October 4, 1976. Rehearing and Rehearing En Banc Denied October 26, 1977.
Michael F. Messitte, Atty. (argued), of N.L.R.B., Washington, D.C., for petitioner.
A. Patrick Nagel (argued), Irvine, Cal., for respondent.
Petitioner, the National Labor Relations Board (NLRB), seeks enforcement of its order issued against respondent, Robertson Industries (the Company), on January 30, 1975, which directed the Company to reinstate certain discharged employees with full back-pay and other privileges and granted further relief. 216 NLRB 62 (1975). The NLRB's order stems from its findings that the Company, inter alia, violated Section (8)(a)(1) of the National Labor Relations Act (the Act), 29 U.S.C. § 158(a)(1), by discharging thirty-four employees on February 4, 1974, because they engaged in a protected work stoppage. The Company opposes enforcement of the order. This Court has jurisdiction pursuant to 29 U.S.C. § 160(e).
Upon review of the entire record, considered as a whole, we determine that the NLRB's findings and conclusions are supported by substantial evidence. Accordingly, for the reasons hereinafter stated, we grant the NLRB's application for enforcement of its order. See, Electromec Design Development Co. v. NLRB, 409 F.2d 631 (9th Cir. 1969).
The relevant facts are more fully set forth in the decision and order of the NLRB rendered on January 30, 1975, in conjunction with the order here at issue. Briefly stated, the events leading up to the discharge of the employees by the Company in February, 1974, began in November, 1973, when fifteen to twenty workers engaged in a one-day work stoppage to protest problems caused by a heavy workload. The employees returned to work after being threatened with discharge by the Company.
Although no repetitions of the work stoppage occurred between November, 1973, and February, 1974, the employees did make efforts to attain union representation during this period. Union authorization cards were obtained, and a petition for a representation election was filed with the NLRB by Local 509 of the United Auto Workers on January 18, 1974. Several days later, an agent of the Company interrogated an employee concerning the organizing activities.
Thereafter, on Friday, February 1, 1974, some of the employees attended a meeting at the union hall during regular working hours at which work-related problems and union representation were discussed. On that day thirty-four employees failed to report to work; fourteen were night-shift employees.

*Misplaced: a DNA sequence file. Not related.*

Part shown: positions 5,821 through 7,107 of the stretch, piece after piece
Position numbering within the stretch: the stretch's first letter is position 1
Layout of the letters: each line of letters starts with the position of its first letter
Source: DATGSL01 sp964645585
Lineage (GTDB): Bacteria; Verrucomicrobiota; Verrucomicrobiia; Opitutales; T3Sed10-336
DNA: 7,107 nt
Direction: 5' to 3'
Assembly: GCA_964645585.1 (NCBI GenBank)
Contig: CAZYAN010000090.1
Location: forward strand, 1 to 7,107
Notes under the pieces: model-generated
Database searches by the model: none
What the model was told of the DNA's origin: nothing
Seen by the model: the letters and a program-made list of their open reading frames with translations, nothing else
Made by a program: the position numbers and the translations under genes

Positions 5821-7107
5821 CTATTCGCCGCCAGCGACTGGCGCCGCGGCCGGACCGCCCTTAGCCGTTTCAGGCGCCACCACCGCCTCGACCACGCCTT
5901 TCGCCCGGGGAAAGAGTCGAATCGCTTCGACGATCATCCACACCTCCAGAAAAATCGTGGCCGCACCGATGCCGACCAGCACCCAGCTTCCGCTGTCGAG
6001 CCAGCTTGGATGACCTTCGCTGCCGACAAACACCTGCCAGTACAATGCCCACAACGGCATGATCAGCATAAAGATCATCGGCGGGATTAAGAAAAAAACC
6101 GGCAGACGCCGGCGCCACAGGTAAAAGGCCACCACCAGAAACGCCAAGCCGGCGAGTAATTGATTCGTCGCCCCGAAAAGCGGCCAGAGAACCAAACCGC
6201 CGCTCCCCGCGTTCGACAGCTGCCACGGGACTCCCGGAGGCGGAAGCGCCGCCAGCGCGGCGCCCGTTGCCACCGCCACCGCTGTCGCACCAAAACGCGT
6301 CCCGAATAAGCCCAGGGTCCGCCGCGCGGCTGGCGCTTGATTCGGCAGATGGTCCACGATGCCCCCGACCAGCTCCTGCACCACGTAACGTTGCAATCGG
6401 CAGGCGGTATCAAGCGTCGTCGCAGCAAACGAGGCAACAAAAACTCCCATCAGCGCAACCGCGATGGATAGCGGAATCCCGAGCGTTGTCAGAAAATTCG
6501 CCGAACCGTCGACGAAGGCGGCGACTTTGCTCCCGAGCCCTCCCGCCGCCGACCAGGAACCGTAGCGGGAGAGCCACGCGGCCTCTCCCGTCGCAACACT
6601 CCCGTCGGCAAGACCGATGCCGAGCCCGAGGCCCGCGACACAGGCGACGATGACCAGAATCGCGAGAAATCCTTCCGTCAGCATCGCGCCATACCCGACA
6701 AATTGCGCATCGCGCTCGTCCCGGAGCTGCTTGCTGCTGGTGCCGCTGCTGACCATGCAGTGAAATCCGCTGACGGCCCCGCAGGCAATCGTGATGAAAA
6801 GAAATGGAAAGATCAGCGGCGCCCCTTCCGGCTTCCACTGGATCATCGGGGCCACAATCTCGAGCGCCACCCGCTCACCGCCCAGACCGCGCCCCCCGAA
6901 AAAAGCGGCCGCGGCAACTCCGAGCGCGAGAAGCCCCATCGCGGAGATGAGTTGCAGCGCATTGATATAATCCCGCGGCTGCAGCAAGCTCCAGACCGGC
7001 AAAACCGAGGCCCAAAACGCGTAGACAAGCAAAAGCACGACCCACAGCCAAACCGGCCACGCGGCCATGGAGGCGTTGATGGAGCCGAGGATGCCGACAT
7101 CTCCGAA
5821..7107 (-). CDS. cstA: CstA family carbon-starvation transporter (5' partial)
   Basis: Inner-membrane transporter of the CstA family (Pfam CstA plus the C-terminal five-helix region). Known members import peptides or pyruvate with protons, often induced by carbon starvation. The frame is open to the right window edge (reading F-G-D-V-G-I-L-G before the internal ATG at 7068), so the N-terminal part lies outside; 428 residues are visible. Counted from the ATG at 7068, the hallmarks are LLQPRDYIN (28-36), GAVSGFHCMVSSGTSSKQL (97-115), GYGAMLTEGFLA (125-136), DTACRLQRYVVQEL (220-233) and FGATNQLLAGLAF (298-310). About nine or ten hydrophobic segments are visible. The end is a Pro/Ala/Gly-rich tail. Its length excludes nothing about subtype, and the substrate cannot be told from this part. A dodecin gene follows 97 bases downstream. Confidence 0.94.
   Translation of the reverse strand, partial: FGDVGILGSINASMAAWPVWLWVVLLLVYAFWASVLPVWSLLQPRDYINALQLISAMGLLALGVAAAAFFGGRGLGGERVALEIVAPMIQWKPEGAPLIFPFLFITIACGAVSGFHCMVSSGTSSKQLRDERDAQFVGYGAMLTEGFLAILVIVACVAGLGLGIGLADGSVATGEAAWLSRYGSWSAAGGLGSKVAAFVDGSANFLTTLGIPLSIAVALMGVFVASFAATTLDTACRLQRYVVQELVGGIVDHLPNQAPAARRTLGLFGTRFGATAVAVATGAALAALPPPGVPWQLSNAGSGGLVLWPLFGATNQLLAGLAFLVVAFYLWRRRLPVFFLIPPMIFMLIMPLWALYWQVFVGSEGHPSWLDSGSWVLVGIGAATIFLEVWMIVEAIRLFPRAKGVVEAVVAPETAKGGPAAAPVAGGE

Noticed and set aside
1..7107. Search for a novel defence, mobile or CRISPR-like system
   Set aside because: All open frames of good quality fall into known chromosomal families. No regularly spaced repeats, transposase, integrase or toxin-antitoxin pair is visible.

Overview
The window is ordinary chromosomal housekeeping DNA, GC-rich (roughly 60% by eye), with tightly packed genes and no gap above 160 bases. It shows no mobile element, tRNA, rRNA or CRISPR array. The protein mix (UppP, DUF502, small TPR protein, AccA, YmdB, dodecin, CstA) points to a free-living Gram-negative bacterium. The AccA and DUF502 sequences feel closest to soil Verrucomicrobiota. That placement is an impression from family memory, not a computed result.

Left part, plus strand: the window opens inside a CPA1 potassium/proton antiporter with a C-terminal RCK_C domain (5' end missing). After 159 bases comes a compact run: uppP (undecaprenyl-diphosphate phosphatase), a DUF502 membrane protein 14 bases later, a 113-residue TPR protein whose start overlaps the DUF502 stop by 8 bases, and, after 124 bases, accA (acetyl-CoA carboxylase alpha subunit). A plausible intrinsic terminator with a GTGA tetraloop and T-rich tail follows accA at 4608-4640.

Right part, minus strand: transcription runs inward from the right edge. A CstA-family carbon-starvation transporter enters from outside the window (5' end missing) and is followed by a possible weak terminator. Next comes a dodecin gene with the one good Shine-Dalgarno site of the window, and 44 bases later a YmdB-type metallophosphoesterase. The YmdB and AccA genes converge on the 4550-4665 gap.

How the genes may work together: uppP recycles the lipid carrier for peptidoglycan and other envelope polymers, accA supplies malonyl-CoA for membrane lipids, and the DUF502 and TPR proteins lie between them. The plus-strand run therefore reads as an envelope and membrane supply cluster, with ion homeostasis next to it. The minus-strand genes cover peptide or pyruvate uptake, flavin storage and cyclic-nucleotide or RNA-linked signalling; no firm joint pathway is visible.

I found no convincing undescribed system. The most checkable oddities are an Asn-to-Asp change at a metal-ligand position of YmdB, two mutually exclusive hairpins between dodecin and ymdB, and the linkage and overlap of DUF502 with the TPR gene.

On Monday, February 4, 1974, all of the employees who had not worked on the previous Friday were fired. Several days later, the union filed an unfair labor practice charge, alleging that the Company discharged its employees for engaging in a protected work stoppage and also that it refused to bargain collectively with the union.
After a hearing on the charges, the administrative law judge (judge) found that the Company had unlawfully threatened employees in November, 1973, and that an agent of the Company unlawfully questioned an employee concerning union activities. These findings are not now at issue. However, the judge further concluded that the February 1 work stoppage was not protected since it was an attempt by employees to set their own terms and conditions of employment and was part of a pattern of recurring and intermittent partial work stoppages. In the view of the judge, the employees simply took the day off to go to an organizational meeting of the union. Accordingly, the judge ruled that the February discharges were not unlawful.
The NLRB affirmed the judge's decision except with respect to the February 4 discharges. It held that the February 1 incident was not part of a recurring pattern of half-work, half-strike activity. Moreover, it found a purpose of the February 1 meeting was to seek redress for work-related problems. Although the NLRB noted that the refusal of the employees to report to work to attend the meeting was not the most prudent course which could have been taken, it held that the meeting was protected concerted activity to protest working conditions. Furthermore, the NLRB found that the Company knew of the concerted activity of the employees and that the discharges were motivated by a desire to fire those employees who had engaged in protected activity on February 1. Accordingly, the NLRB held that the discharges violated Section 8(a)(1) of the Act, which forbids employers to interfere with, restrain, or coerce employees taking concerted action for their mutual aid or protection. 29 U.S.C. § 158(a)(1).
It is well settled that employees have the right to engage in concerted activities for the purpose of protesting and forcing the improvement of working conditions. 29 U.S.C. § 157; NLRB v. Washington Aluminum Co., 370 U.S. 9, 82 S.Ct. 1099, 8 L.Ed.2d 298 (1962). Such concerted activity includes the right to walk off the job in protest against intolerable working conditions or excessive work demands. NLRB v. Washington Aluminum Co., supra; First National Bank of Omaha v. NLRB, 413 F.2d 921 (8th Cir. 1969); Electromec Design Development Co. v. NLRB, supra.